With this, I’ve completed my triumvirate of racing cars wearing the white, green and red of Castrol.
They all happen to be Toyota’s too.
All three are very nostalgic for me.
The Castrol Racing Toyota Celica GT Four ST205 started it all when I played the Sega Rally demo disc on the Sega Saturn.
It was the 3rd racing game I ever owned.
The first was Super Mario Kart for the SNES.
Second was Virtua Racing for the Sega Saturn (having played and loved the 32X Version)
So it was the first one I played and owned with officially licensed and recognisable cars (Hell, Sega Rally was the first video game with either!)
It made its mark. =D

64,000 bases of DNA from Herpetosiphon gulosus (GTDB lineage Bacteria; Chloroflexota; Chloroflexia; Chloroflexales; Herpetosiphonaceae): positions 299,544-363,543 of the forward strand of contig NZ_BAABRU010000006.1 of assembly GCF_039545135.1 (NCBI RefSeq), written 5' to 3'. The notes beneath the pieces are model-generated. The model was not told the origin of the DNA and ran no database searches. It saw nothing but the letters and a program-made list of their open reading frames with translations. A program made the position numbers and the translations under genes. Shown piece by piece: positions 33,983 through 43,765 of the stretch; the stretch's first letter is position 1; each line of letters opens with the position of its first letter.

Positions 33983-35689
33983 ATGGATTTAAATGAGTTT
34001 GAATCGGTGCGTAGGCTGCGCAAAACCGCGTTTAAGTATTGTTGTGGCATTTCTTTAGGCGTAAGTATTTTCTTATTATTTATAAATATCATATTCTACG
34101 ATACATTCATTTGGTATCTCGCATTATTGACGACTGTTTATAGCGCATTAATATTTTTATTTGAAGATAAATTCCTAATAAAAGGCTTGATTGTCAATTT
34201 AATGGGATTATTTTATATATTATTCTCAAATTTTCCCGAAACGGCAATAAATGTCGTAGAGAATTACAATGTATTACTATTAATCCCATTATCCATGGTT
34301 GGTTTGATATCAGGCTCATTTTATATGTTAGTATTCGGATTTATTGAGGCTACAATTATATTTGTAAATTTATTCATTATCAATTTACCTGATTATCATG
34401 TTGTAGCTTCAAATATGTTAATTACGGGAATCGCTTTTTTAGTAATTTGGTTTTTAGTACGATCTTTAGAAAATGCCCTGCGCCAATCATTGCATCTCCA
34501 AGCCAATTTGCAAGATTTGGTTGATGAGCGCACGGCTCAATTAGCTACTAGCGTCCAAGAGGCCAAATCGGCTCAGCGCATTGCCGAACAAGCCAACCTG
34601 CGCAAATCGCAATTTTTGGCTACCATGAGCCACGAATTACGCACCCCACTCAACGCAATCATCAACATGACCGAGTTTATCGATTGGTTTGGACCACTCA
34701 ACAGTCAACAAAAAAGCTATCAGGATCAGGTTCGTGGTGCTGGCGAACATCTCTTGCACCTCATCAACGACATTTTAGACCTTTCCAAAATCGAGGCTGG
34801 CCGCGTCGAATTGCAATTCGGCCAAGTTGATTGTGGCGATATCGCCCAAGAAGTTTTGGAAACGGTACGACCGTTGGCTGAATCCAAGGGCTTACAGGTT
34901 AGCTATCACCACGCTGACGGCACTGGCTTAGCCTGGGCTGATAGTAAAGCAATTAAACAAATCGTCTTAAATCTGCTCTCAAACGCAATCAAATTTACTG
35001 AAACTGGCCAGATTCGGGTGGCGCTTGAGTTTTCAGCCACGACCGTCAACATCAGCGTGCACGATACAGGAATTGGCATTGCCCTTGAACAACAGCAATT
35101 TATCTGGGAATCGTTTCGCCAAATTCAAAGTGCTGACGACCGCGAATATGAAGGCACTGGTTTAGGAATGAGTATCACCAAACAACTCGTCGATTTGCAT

This carried through until the late 90’s, with the Castrol Racing Toyota Corolla WRC in the first Colin McRae Rally game on the Playstation and then with the release of Gran Turismo which really upped the stakes with both the Castrol Racing Toyota Celica GT Four ST205 and Castrol TOM’s Supra JGTC 95, rendered in more detail than I’d ever seen before.
So yeah, these ones go back a long way to when I was growing up and were actually very important to how I’ve matured as a gamer.
The second Group B Rally car to join my collection.
This is Henri Toivonen and Neil Wilson’s Lancia Delta S4 which competed in the 1985 RAC Rally of Great Britain.
Took a saw to the apple tree in the garden to provide a fallen tree trunk as part of the diorama. This is the first set of model shots I’ve actually taken outside, saying as we had some nice sun today.
Without doubt the most advanced car to ever take to the worlds rally stages, the Lancia Delta S4 was the pinnacle achievement of the short lived Group B class of the World Rally Championship.